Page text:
Separate names with a comma.
Discussion in 'The Perfect Line and Other Riding Myths' started by sshbsn, Aug 1, 2019.
Stair step programs for one are huge. Not all manufacturers participate. It’s one of the reasons you are told by the internet to buy at the end of the month. I’ve seen customers get huge discounts off MSRP on the last day with one unit needed to get $100,000 back from the manufacturer.
You can’t plan for this when you buy, but if you are in the right place at the right time it’s your lucky day.
2 min per day, and I live in a smaller off the beaten path town.
Tesla acts like a tech company, not a car company. Constantly trying to create buzz to drive funding. They really need to figure out the after sale issues.
I will have one in my driveway once that happens.
Yeah, most people know you can get better prices by the end of quarter and even better by the end of the year, after Chrismas. That's why you let dealers bid for your business against each other.
I'm amazed at them number of people on this thread who have financed a motorcycle purchase.
Why? I’ve paid cash for some and financed some. I always chuckle at people who want to impose their financial situation on someone else.
Why? There are a lot of reasons to do so. Often, the financing deal is so good (0% or very low) that your money is best left where it is. Although I'm in your camp on this, it's none of my business how someone spends their money. I know people that feel the same way about cars...and houses for that matter. Not everyone can just write a check.
Not sure why you would say this?
Sounds a bit like “you” are bragging that you didn’t finance??
But worse; is that it implies that you feel that those who financed are wrong in their decision.
Kinda makes you seem like a snob or an elitist.
I don’t know you so I am not saying that’s the case but your statement implies such.
The problem with posting bottom line prices, is that the customer will then try to negotiate based on that price. When the salesman tells them that is their lowest price, and that there is no room for negotiation, the buyer gets angry and leaves.
Exactly. It's free money, whether a manufacturer chooses to give it out in the form of rebates, or below-inflation interest rates.
Not if it is a declared policy and the price is fair, and customers who leave in anger and unsuccessfully try to negotiate a better price elsewhere, come back.
True in theory, but I have seen it happen, over and over. People are so used to negotiating at dealers, be it a car dealer, or motorcycle dealer. When they are confronted with a non-negotiable price, they automatically think they are being ripped off. I think it is slowly changing, but it will take a while.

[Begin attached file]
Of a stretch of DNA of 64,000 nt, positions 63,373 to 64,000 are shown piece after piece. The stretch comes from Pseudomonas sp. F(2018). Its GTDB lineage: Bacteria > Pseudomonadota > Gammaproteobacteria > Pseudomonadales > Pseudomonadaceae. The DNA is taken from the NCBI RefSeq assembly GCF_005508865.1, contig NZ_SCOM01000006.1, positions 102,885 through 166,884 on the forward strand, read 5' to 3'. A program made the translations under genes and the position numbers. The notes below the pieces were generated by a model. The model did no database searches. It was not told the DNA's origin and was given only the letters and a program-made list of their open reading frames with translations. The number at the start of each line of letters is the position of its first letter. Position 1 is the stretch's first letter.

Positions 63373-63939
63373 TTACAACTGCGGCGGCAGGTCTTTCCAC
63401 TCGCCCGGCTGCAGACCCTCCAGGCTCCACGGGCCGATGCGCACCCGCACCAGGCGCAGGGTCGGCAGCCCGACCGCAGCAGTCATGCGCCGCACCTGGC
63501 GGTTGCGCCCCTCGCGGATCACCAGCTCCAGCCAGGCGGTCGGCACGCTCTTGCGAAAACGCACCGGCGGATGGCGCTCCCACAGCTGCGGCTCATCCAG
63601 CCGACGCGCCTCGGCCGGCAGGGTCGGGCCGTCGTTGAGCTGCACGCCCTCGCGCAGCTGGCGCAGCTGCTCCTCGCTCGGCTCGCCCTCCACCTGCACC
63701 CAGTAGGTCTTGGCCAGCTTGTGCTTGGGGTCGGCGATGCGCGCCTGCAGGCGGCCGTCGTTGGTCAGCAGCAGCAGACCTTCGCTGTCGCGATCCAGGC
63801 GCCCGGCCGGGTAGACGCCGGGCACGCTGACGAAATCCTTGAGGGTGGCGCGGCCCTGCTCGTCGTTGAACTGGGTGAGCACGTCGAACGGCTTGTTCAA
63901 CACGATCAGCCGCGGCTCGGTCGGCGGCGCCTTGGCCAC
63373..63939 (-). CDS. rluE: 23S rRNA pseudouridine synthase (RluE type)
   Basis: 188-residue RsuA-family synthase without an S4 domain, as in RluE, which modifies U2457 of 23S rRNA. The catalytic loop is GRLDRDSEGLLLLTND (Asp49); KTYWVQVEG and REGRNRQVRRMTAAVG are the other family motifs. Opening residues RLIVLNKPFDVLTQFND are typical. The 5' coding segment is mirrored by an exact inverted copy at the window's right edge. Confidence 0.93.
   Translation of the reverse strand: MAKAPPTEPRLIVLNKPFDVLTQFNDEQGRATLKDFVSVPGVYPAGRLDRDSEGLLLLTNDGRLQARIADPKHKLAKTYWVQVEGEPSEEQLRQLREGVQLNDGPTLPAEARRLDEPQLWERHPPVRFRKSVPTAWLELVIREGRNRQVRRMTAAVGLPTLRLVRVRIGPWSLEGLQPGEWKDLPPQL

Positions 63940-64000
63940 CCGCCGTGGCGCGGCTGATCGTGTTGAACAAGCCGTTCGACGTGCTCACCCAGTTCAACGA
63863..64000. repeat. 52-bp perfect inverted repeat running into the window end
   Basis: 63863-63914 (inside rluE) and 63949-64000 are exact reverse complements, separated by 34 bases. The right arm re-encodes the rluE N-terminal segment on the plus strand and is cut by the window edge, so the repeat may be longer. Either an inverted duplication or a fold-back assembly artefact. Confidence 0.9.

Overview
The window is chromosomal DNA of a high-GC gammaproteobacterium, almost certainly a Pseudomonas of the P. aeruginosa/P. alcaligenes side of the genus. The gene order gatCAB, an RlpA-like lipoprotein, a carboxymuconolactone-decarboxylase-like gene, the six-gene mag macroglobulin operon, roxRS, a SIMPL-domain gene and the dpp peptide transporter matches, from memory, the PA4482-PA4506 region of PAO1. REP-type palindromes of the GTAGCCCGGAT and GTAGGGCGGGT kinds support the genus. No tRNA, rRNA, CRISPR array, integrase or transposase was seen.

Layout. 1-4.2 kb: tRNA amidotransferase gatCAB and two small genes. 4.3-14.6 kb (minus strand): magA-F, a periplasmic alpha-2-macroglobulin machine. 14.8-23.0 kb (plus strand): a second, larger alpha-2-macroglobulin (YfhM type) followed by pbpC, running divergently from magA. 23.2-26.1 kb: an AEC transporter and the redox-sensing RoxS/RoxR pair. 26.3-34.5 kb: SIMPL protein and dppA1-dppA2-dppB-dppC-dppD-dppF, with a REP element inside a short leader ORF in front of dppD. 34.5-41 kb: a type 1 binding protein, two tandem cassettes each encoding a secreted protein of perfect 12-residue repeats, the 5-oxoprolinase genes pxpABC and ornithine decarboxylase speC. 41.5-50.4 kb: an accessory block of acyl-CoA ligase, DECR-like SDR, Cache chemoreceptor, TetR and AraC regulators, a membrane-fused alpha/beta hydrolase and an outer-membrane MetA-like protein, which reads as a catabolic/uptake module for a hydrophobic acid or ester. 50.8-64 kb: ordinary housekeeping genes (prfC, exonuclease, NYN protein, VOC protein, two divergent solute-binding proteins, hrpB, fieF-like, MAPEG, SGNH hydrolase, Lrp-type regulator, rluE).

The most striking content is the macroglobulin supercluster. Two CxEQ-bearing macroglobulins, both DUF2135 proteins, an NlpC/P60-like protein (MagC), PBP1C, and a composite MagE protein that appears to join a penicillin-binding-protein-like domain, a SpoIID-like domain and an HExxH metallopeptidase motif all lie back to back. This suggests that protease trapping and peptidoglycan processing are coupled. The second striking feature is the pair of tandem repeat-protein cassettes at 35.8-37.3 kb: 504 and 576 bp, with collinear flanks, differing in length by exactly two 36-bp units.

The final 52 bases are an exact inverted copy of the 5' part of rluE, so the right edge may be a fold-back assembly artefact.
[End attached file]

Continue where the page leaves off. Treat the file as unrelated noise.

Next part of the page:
Here’s the problem with your statement..
If it is a stated policy and the price IS fair....the customer has no reason to leave in anger!!!
However many/most customers won’t believe and WILL leave when you won’t budge on price.
Then when they unsuccessfully try to negotiate a better deal elsewhere—-
The LAST thing most will do is return and admit they were wrong and that your offer WAS A GOOD DEAL,
Many will knowingly pay more elsewhere after they spent time and frustration to get other dealer down to or close to your “fair” price.
This is fact based on many years of sales experience (mainly in automotive)
It’s just human nature
We had two Chevy dealerships in our area for a while in the mid 1990s. One was a fixed price, no haggle. The one I worked for was traditional. People would go to the no haggle store, get the price, come to us and we'd beat it by near nearly nothing and sell the car. The no haggle dealership changed their method within a year or so and went to a traditional sales platform. People will tell you they want no haggle, they'll scream to the moon that they want no haggle, they'll beg you just to give them the best price up front, but the reality is, they don't want the best price; they want to feel like they got a good deal.
I said this in this thread before; I was in the new car sales business for over 12 years. It just never mattered how good the price was that I gave them, even if it really was awesome.
If one price truly worked, we wouldn't have this dealership method any longer. Dealerships tried this in the '90s, they tried it all over the country, it does not work. People like to haggle and feel like they got a bargain.
The main issue I experienced with "no dicker" price dealers is that it was a lie. It wasn't sticker price plus tax out the door, the shell game was still largely intact. Its almost as if they wanted it to fail.
Back in the mid 90's it was pretty much price plus tax. There was a small doc fee, not like it is today.
It used to be that people were stupid and uninformed. Now they are even more stupid, but better informed, and squeezing last ounce of the bargain is not cool anymore, it's for poor people. Times changed.
I suggest you go get a job as a salesman selling cars for a year. Your argument is currently coming from a standpoint of ignorance. You don't even know what you don't know.